The High-Definition Multi-media Interface (HDMI) is an industry-supported, uncompressed, all-digital audio/video interface. HDMI provides an interface between any compatible digital audio/video source, such as a set-top box, DVD player, and A/V receiver and a compatible digital audio and/or video monitor, such as a digital television (DTV).
HDMI supports standard, enhanced, or high-definition video, plus multi-channel digital audio on a single cable. It is independent of the various digital television standards such as ATSC, DVB(-T,-S,-C), as these are encapsulations of the MPEG data streams, which are passed off to a decoder, and output as uncompressed video data, which can be high-definition. This video data is then encoded into TMDS for transmission digitally over HDMI. HDMI also includes support for 8-channel uncompressed digital audio. Beginning with version 1.2, HDMI now supports up to 8 channels of one-bit audio. One-bit audio is what is used on Super Audio CDs.
The standard Type A HDMI connector has 19 pins, and a higher resolution version called Type B, has been defined, although it is not yet in common use. Type B has 29 pins, allowing it to carry an expanded video channel for use with high-resolution displays. Type-B is designed to support resolutions higher than 1080p.
Type A HDMI is backward-compatible with the single-link Digital Visual Interface (DVI) used on modern computer monitors and graphics cards. This means that a DVI source can drive an HDMI monitor, or vice versa, by means of a suitable adapter or cable, but the audio and remote control features of HDMI will not be available. Additionally, without support for HDCP, the video quality and resolution may be downgraded by the player unit. Type B HDMI is similarly backward-compatible with dual-link DVI.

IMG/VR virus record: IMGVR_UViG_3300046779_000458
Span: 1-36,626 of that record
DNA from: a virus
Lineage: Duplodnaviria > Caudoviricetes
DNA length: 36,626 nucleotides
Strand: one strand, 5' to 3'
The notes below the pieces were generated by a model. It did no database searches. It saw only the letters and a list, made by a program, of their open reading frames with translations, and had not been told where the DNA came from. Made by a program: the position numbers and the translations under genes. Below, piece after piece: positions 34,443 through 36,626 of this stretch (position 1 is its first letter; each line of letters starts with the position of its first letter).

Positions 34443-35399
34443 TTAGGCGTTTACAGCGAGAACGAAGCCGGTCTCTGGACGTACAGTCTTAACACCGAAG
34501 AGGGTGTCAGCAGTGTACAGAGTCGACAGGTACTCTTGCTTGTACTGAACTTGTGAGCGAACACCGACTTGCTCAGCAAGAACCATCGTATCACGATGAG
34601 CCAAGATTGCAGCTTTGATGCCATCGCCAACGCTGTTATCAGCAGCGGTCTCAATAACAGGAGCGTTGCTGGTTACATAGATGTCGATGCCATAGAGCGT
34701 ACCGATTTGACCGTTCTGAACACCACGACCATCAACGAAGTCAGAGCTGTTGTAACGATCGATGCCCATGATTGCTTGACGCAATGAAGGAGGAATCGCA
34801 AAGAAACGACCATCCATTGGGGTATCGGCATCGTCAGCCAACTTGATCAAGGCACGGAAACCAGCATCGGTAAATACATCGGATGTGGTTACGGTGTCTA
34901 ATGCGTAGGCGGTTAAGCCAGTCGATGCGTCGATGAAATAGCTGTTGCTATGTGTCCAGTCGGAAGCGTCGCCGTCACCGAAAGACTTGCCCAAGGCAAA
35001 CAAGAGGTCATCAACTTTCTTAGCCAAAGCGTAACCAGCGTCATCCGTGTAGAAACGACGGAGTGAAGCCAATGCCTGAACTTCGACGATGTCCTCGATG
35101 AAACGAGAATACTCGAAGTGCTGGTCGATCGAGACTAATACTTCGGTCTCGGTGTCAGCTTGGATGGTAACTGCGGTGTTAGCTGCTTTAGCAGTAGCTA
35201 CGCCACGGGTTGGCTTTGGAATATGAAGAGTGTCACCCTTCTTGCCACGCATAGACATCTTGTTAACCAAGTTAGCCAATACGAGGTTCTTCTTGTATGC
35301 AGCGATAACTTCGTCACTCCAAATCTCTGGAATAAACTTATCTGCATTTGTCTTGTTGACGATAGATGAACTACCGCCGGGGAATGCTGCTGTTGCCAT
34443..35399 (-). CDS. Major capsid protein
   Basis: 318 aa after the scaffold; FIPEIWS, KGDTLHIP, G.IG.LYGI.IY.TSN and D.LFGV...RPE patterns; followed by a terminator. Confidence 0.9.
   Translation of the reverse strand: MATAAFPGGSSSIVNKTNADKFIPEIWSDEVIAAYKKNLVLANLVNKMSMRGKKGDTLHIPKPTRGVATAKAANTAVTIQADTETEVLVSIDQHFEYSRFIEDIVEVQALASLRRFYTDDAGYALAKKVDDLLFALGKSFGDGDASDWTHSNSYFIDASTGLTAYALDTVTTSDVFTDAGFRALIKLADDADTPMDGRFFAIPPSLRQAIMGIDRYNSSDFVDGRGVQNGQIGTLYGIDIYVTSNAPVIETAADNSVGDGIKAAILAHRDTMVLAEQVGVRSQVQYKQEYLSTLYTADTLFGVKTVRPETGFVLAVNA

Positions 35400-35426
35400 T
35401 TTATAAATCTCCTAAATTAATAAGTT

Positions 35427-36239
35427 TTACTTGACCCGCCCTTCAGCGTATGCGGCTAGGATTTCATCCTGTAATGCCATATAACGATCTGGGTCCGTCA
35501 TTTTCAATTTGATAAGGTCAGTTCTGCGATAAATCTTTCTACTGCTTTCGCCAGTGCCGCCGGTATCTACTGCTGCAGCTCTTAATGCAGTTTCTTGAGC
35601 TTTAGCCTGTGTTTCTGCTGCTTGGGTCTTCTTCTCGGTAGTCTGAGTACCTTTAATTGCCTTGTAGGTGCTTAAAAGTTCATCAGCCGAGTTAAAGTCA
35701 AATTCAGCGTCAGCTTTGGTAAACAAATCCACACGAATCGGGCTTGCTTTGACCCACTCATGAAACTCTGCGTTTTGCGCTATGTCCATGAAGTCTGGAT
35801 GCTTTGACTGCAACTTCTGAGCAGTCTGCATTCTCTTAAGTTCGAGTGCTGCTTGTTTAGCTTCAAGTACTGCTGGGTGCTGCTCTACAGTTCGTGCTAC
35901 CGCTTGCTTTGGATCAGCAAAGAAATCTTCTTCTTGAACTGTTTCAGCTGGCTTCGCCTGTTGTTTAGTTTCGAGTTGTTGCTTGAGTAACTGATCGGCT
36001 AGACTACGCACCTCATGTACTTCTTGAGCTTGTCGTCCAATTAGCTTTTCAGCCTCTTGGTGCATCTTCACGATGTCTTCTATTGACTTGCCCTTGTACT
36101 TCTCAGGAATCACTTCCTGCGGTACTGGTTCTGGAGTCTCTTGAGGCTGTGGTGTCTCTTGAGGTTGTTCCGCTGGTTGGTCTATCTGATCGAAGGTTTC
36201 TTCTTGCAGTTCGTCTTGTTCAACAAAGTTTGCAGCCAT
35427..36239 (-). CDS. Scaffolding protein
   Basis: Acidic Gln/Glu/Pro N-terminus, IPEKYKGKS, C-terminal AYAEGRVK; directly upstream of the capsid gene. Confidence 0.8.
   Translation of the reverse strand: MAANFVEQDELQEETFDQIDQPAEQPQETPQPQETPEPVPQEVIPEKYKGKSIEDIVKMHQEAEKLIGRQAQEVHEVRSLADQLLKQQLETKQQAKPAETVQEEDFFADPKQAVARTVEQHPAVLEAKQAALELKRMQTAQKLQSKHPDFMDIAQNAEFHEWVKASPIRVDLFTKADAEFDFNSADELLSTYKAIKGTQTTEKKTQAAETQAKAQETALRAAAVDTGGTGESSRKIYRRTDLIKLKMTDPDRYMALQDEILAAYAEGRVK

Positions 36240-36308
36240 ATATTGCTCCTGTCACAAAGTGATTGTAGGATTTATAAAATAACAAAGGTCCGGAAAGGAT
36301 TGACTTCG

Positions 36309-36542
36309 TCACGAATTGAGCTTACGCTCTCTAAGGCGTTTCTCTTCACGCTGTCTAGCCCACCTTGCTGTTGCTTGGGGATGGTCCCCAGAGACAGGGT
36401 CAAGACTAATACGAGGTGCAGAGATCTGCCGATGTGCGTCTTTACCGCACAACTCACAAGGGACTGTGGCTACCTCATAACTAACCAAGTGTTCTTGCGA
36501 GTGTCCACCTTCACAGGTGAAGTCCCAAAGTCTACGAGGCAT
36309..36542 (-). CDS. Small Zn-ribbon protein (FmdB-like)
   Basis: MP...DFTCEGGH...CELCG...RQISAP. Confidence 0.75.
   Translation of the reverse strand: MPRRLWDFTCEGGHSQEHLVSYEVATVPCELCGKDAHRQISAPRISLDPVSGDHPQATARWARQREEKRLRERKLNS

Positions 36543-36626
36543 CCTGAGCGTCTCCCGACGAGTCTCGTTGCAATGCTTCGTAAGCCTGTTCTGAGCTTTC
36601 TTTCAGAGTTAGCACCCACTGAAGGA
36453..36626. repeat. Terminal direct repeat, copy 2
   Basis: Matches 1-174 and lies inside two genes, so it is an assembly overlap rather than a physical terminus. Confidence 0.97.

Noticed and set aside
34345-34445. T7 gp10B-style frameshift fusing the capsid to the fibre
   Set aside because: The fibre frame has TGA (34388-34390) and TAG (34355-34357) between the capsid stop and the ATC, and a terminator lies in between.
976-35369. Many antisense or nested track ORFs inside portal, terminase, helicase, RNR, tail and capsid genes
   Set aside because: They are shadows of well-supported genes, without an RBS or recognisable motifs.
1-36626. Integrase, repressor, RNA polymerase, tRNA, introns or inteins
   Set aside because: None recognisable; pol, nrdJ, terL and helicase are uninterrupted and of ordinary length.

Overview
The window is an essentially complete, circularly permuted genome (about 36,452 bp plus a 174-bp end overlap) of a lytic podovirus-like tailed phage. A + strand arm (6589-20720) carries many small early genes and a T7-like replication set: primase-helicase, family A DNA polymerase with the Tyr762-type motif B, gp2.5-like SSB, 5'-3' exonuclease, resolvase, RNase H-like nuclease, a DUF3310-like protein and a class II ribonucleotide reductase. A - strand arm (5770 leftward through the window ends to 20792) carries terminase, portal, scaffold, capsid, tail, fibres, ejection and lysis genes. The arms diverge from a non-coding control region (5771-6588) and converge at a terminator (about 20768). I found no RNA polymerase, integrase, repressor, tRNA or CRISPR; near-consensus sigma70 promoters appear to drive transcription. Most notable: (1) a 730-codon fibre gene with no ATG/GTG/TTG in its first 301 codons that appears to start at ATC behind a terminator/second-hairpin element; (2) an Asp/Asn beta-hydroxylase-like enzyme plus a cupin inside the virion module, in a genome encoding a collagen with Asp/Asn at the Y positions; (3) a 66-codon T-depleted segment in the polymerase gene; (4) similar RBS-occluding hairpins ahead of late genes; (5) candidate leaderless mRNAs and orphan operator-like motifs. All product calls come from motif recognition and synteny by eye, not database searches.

The HDMI Founders include leading consumer electronics manufacturers Hitachi, Matsushita Electric Industrial (Panasonic), Philips, Sony, Thomson (RCA), Toshiba, and Silicon Image. Digital Content Protection, LLC (a subsidiary of Intel) is providing High-bandwidth Digital Content Protection (HDCP) for HDMI. In addition, HDMI has the support of major motion picture producers Fox, Universal, Warner Bros., and Disney, and system operators DirecTV and EchoStar (Dish Network) as well as CableLabs and Samsung.
- Carries audio, video and auxiliary data.
- Signalling method: According to DVI 1.0 specification. Single-link (Type A HDMI) or dual-link (Type B HDMI).
- Video pixel rate: 25 MHz to 165 MHz (Type A) or to 330 MHz (Type B). Video formats with rates below 25MHz (e.g. 13.5MHz for 480i/NTSC) transmitted using a pixel-repetition scheme. Up to 24 bits per pixel can be transfered, regardless of rate.
- Pixel encodings: RGB 4:4:4, YCbCr 4:2:2, YCbCr 4:4:4.
- Audio sample rates: 32 kHz, 44.1 kHz, 48 kHz, 88.2 kHz, 96kHz, 176.4 kHz, 192 kHz.
- Audio channels: up to 8.
- Allows source to interrogate capabilities of sink.
- I²C signalling with 100 kHz clock.
- E-EDID data structure according to EIA/CEA-861B and VESA Enhanced EDID.
Consumer Electronics Control (CEC) channel (optional)
- Uses the industry standard AV Link protocol
- Used for remote control functions.
- One-wire bidirectional serial bus.
- Defined in HDMI Specification 1.0.
- According to High-Definition Content Protection (HDCP) Specification 1.10.
Connector example: Molex 500254-1907
|Pin||Signal Assignment||Pin||Signal Assignment|
|1||TMDS Data2+||2||TMDS Data2 Shield|
|3||TMDS Data2||4||TMDS Data1+|
|5||TMDS Data1 Shield||6||TMDS Data1|
|7||TMDS Data0+||8||TMDS Data0 Shield|
|9||TMDS Data0||10||TMDS Clock+|
|11||TMDS Clock Shield||12||TMDS Clock|
|13||CEC||14||Reserved (N.C. on device)|
|17||DDC/CEC Ground||18||+5V Power|
|19||Hot Plug Detect|
- HDMI FAQ
- What is HDMI?
- All About HDMI
- HDMI Testing Instrumentsaf:High-Definition Multimedia Interface